The White House emoji-ladden status report on Millennials touts ObamaCare as one of the President’s numerous successful polices to help Millennials. Student workers in Colorado aren’t cheering though for ObamaCare [insert X’ed out applaud emoji] as their paychecks are about to get a lot lighter thanks to ObamaCare.

Colleges and university systems are limiting the number of hours that students can work per week during the school year and during the summer, so that they can avoid the ObamaCare employer mandate. Even teaching staff with variable hours don’t escape; adjunct professors and graduate assistants are also seeing their hours reduced.

Investor’s Business Daily has tracked over 100 schools that cut their students’ work hours in order to avoid ObamaCare’s low classification for full-time work. Another 350 employers have also restricted work hours.

The University of Colorado Boulder is the latest school to implement this policy posting online that student hours would be limited to 25 hours per week to keep them below the 30-hour threshold when the employer mandate would kick in. Under ObamaCare’s rules, if a worker logs 30 hours or more and an employer is a certain size then it must offer healthcare coverage to that worker or face a penalty of $2,500.  Either way, the cost for that worker will rise – perhaps higher than their productivity level.

The Wall Street Journal reports:

Liberals are rebuking businesses for cutting the hours of workers to skirt ObamaCare’s employer mandate. Lo, the people’s republic of Boulder, otherwise known as the University of Colorado, has announced that it too is capping the hours of undergraduate workers to avoid the mandate.

“After the enactment of the Patient Protection and Affordable Care Act (ACA),” a recent university memo reported, “the campus took the opportunity to examine the number of hours student employees were working per week and has established a policy which sets the maximum number of hours a student employee can work during a bi-weekly pay period.”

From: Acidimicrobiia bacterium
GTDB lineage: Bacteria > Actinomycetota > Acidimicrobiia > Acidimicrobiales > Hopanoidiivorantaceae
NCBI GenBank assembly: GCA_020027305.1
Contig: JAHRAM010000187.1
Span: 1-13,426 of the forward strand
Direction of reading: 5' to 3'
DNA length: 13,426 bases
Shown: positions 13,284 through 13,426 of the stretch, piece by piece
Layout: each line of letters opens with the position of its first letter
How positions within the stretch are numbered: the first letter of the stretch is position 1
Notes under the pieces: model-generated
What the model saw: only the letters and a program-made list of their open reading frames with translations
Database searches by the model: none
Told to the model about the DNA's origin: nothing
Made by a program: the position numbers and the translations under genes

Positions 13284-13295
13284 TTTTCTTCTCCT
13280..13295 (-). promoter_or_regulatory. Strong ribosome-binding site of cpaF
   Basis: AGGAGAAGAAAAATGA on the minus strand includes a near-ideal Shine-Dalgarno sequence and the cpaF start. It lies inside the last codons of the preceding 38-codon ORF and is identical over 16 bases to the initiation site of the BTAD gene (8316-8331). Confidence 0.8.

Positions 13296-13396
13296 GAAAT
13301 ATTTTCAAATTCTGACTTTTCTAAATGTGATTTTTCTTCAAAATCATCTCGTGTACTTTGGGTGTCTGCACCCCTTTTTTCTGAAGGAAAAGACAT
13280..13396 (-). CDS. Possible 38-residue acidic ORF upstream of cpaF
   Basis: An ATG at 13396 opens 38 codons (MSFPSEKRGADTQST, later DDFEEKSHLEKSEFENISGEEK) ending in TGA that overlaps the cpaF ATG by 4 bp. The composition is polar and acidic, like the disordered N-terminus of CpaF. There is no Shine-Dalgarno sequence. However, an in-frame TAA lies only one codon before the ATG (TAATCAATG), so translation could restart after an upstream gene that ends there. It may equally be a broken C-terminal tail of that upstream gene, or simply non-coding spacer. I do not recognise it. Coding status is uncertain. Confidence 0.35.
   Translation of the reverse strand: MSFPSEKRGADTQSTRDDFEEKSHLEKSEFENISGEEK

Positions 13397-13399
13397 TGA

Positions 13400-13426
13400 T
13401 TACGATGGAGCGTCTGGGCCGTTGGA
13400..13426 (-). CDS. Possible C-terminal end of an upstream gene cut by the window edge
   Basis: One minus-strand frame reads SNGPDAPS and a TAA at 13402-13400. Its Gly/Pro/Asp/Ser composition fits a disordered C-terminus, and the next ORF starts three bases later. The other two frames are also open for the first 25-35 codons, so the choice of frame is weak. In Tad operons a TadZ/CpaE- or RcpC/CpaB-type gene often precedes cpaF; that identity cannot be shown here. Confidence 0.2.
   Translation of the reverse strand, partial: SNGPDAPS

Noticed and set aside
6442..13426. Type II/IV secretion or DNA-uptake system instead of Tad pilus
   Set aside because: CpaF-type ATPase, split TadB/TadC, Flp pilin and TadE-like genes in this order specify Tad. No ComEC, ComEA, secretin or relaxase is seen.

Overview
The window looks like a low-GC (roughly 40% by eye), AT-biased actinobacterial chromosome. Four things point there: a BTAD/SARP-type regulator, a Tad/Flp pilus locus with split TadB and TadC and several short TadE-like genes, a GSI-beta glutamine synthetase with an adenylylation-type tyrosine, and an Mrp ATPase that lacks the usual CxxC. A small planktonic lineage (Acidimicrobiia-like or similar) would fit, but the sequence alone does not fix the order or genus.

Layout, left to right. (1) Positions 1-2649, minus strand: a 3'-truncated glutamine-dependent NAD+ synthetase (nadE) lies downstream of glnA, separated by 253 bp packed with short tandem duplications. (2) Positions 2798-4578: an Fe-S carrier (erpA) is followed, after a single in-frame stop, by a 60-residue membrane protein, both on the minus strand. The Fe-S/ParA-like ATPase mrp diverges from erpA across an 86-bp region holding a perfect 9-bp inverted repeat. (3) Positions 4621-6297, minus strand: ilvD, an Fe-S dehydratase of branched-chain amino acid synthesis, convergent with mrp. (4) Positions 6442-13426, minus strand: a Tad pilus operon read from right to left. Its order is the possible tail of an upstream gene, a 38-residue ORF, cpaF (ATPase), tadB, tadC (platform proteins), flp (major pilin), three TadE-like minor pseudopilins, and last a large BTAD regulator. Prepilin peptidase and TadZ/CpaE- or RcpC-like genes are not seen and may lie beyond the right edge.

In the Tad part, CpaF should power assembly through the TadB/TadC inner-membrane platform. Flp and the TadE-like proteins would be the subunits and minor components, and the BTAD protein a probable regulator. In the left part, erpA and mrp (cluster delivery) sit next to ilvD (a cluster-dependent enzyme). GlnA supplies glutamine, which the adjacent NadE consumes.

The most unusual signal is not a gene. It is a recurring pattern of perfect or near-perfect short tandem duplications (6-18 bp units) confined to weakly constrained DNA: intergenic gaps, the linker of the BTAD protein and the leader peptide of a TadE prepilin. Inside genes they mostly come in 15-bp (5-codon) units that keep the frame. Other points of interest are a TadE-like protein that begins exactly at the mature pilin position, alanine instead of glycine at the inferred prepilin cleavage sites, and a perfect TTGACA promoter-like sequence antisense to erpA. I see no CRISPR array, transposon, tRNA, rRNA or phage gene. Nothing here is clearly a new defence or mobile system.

Undergrads will now be limited to 25 hours of university-provided employment per week, though students can work additional hours at off-campus jobs. Under ObamaCare, large employers must provide health benefits—including free contraception—to all employees who work more than 30 hours a week on average. Otherwise, they get whacked with a $2,000 penalty, er, tax per employee.

Student workers are merely the latest casualties of ObamaCare. Dozens of colleges including Colorado Mountain College are barring adjunct professors from working more than 30 hours a week. Many quick-serve restaurants plan to do likewise. Yet in an interview last week Colorado Sen. Mark Udall, who provided the 60th vote for passage in 2010, hailed ObamaCare “all in all” as “a success.”

Millennials have nothing to celebrate with Obamacare. Certainly, some young people can remain on their parents’ health insurance plans for a few extra years, but that delays – it doesn’t solve – our healthcare problems.

As a person who worked on my college campus, I relied on working fulltime during winter and summer breaks to earn enough money for books and to pay my cell phone bill and incidental needs such as toothpaste and soap during the semester. Many student workers are putting themselves through college by working part-time. Graduate students may be hardest hit as they tend to fund their educations entirely out of pocket, so limits to their hours will not be negligible for them.

ObamaCare is robbing us of earning potential while in school and that’s not acceptable. That is just one slice of the unfairness built into the President’s signature healthcare law. Young healthy Americans are forced to pay more to cover the costs of older sicker Americans. It goes without saying that our average premiums have skyrocketed (over 40 percent for young women and over 90 percent for young men). ObamaCare was and remains a bad deal for my generation.